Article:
American Transport Research Institute (ATRI) reported that 20.7% of the 9.4 billion miles driven by licensed trucking businesses were empty. Fleets spent $3.3 billion driving empty trucks, or $1.69 every mile. These “idle miles” waste fuel, raise prices and reduce overall efficiency.

To illustrate backhaul trucking, let’s suppose your eCommerce business is moving a fresh batch of items for sale. You request that a trucking company bring your goods from your warehouse to the distribution center. 

After the truck successfully delivers your products, you receive a notice from the distribution center that you have several items up for return. As these goods are already in the same location. You then ask that the truck bring these returned products to your warehouse for the return trip. The trucking company can backhaul cargo since it can transport another commercial load back to its point of origin.

There are two known types of backhauling: internal and external. Internal backhauling refers to the return of a company’s products or supplies. For example, a small bakeshop can deliver their goods to a grocery store, then pick up ingredients like milk and eggs near the shop to take back to their bakery.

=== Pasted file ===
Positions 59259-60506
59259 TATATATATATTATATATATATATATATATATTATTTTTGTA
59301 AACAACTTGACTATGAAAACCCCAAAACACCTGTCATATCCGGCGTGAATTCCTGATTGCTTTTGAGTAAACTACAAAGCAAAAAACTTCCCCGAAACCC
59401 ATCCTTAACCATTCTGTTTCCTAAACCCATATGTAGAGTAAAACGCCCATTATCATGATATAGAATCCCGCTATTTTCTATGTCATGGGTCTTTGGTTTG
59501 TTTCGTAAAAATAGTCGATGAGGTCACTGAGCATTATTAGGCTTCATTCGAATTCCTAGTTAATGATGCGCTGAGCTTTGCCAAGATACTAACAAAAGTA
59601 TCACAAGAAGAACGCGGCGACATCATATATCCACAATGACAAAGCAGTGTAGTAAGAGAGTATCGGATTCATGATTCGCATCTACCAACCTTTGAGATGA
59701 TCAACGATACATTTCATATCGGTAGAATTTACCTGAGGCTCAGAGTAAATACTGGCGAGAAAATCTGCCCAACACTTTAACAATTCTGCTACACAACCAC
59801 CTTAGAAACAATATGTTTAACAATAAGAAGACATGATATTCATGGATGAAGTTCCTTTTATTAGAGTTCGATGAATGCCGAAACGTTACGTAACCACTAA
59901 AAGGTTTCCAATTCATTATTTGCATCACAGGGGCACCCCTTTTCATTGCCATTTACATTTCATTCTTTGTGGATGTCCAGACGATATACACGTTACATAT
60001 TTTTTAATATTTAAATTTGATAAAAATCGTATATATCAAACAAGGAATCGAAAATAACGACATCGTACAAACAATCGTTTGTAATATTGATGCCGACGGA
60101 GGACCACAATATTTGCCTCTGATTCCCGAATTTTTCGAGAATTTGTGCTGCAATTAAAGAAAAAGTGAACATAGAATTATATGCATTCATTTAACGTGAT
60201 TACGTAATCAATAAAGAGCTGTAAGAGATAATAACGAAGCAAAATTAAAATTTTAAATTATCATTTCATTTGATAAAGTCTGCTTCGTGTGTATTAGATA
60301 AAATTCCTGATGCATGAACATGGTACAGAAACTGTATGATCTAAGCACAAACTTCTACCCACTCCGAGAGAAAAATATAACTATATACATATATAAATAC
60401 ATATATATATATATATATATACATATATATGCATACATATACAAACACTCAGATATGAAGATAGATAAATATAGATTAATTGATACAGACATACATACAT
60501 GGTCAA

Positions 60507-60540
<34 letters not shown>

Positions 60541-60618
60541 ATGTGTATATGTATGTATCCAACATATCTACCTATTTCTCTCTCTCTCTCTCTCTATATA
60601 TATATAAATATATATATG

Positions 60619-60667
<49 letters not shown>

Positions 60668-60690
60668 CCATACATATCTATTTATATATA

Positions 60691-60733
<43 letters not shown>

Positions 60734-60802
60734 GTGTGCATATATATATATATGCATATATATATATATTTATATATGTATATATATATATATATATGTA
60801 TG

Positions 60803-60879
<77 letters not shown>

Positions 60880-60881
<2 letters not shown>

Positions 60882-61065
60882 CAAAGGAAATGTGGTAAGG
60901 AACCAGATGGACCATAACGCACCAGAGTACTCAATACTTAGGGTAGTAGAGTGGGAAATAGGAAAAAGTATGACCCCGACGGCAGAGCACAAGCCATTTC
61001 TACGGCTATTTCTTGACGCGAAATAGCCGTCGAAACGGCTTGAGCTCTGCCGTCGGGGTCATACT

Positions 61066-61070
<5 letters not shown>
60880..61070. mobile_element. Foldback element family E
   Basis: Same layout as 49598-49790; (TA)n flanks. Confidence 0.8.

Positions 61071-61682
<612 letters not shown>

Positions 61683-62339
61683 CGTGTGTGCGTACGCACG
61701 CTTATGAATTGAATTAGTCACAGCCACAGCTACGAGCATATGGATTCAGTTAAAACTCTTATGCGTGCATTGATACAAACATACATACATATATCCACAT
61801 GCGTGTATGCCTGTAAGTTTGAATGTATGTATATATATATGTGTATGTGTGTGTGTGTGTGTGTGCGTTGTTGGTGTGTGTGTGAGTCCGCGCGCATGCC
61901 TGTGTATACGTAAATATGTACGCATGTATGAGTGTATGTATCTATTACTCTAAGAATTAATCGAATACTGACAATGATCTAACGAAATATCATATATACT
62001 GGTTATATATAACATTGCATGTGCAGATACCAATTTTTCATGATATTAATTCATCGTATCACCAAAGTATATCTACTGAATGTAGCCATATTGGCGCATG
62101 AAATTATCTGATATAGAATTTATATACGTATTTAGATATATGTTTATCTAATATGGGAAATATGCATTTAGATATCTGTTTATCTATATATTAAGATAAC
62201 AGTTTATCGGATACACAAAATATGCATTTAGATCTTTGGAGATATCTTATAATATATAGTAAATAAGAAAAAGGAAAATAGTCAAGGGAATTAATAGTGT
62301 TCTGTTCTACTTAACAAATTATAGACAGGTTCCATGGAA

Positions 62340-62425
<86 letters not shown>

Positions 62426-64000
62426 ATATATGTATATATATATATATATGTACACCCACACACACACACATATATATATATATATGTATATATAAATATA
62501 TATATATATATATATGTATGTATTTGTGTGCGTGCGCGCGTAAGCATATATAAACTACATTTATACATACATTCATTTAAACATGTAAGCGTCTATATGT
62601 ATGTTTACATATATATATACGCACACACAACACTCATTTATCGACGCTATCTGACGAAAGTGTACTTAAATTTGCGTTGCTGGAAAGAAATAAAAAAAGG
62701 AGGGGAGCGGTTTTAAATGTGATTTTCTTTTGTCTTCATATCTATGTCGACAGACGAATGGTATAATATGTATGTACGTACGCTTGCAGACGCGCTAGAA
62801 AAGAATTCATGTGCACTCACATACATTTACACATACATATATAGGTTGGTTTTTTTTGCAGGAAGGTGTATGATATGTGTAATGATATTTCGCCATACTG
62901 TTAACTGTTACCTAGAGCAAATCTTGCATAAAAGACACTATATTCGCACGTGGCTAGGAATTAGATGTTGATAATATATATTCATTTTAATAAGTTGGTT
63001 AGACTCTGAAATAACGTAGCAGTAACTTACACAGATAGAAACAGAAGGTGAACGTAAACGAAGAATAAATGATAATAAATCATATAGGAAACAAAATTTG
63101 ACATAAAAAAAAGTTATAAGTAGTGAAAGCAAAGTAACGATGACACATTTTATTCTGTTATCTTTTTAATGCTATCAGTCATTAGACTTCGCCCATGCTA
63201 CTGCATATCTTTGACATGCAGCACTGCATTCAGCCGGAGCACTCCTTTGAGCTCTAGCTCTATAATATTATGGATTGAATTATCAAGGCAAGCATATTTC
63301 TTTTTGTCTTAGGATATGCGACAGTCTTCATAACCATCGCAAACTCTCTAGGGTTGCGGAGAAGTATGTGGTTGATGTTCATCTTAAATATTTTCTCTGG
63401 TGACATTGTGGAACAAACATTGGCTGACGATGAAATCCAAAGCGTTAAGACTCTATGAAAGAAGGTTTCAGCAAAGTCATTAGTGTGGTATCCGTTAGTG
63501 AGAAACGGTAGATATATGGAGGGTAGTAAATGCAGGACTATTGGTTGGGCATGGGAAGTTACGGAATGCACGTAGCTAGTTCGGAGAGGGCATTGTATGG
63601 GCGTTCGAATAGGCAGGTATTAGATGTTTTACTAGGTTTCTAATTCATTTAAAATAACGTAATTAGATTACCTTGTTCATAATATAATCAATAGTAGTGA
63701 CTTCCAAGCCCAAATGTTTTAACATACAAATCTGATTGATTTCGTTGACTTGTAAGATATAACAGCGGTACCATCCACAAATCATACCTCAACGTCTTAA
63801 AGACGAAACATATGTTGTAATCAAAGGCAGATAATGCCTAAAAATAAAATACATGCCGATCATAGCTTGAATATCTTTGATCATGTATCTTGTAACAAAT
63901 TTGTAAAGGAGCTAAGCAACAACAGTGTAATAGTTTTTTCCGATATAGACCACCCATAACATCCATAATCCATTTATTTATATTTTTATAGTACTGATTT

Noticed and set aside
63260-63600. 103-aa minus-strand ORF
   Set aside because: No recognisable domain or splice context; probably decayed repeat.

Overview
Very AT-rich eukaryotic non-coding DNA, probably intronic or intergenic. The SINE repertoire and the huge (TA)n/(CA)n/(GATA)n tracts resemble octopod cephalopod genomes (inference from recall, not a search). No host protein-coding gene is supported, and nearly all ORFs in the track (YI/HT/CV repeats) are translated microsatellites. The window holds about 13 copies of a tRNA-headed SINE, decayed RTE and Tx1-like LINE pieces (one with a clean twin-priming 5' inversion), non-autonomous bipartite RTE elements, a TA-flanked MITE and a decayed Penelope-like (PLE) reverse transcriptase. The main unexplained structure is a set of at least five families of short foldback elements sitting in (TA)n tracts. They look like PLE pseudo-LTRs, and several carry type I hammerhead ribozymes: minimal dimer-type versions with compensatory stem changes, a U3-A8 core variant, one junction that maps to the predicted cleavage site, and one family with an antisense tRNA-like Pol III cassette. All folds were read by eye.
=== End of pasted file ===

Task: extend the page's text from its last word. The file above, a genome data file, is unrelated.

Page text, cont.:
However, most fleets engage in external backhauling, which involves delivering and picking up freight from outside sources. It requires constant communication with other carriers who operate on the same routes. Brokers who book appointments with other carriers coordinate the movement of products before dispatch and delivery. The majority of fleets that backhaul externally are for-hire transportation firms. It is not uncommon to see more private fleets as they are seen to boost profits and cut costs.

The Benefits of Backhaul Trucking

A solid backhaul strategy will help you generate money when transporting backhaul goods. Backhauling helps you increase your bottom line by reducing costs and boosting productivity.